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vaccination is recommended. Pregnant heifers can be vaccinated prior to the seventh month of pregnancy with two doses, three weeks apart. Note, Bovivac S provides protection against the two most common serotypes of salmonella (S. Dublin and S. Typhimurium) but not cross-protection against all serotypes of salmonella.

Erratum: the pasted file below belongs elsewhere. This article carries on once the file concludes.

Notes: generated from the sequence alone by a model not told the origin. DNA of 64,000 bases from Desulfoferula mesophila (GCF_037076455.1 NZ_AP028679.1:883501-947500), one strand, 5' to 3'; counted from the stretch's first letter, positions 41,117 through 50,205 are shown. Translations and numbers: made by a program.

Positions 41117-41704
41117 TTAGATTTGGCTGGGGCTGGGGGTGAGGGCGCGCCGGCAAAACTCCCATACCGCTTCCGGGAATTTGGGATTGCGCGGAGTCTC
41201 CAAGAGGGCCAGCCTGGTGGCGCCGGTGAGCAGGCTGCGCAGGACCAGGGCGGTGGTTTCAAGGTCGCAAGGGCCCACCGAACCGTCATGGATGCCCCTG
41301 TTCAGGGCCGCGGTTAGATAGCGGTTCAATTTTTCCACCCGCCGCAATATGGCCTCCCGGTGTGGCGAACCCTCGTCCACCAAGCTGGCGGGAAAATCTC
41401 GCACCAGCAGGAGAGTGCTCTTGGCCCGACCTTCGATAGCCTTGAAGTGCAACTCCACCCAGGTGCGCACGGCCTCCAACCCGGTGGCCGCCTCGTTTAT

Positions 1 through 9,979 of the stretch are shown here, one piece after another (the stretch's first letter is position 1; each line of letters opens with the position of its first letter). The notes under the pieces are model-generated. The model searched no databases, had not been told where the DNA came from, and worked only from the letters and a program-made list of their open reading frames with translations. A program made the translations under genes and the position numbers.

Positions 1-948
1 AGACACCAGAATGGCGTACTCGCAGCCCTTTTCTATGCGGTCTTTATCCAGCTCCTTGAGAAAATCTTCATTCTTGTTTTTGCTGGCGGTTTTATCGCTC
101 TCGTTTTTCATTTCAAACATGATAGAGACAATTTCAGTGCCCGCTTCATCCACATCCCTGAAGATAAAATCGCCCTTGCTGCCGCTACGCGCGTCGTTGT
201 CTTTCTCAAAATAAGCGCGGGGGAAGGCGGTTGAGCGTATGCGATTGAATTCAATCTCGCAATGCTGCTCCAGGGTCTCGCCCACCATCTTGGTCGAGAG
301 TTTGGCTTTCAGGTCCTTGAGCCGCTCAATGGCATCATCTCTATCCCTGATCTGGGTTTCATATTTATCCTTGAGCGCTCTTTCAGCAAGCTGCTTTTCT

Calf scour (Imocolibov, Lactovac, Rotavec Corona, Trivacton 6) The main principles underlying vaccination against calf diarrhoea are: 1. To administer the vaccine to the pregnant dam prior to calving to boost the antibody quantity and quality of her colostrum, and 2. to ensure calves ingest a sufficient volume of colostrum for long enough as they only get the benefit of the vaccination from the colostrum. The mixing of different age groups of calves combined with the longer calving period can lead to major outbreaks of scour in the later-born calves in split herds. To apply these principles in a split-calving herd involves administering the single annual booster between twelve and two weeks, depending on the vaccine, prior to the expected calving date of the spring and of the autumn-calving herds. Administering this vaccination to cows in batches as they are dried off simplifies the task. Where Imocolibov is used a single dose is recommended between six and two weeks precalving with a single annual booster thereafter in the same period. Where Lactovac is used two doses, four to five weeks apart, between two and six weeks precalving are recommended in the first year of use and a single annual booster thereafter in the same period. Where Rotavec Corona is used a single dose between twelve and three weeks precalving is recommended with a single annual booster thereafter in the same period. Where Trivacton 6 is used two doses at least two weeks apart completed at least two weeks precalving are recommended in the first year of use with a single annual booster in the same time period. These recommendations apply to heifers also. Note, these vaccines vary in their active substances and they do not provide protection against all causes of calf diarrhoea; consult your local vet for further details Calf pneumonia (Bovilis Bovipast RSP, Pastobov, Rispoval), The main principles underlying vaccination against calf pneumonia are: 1. To provide protection prior to the period of risk of infection in young calves, and 2. to provide protection prior to the period of stress in weanlings. To apply these principles in a split-calving herd involves administering the vaccine at least a week prior to the period of stress/risk in unweaned calves in either calving season and to weanlings prior to the stress of housing in the autumn. The mixing of different age groups of calves in the same air-space in split herds over the winter greatly increases the risks of pathogen build up and respiratory disease in the later-born calves. The schedule of use is dependent upon whether the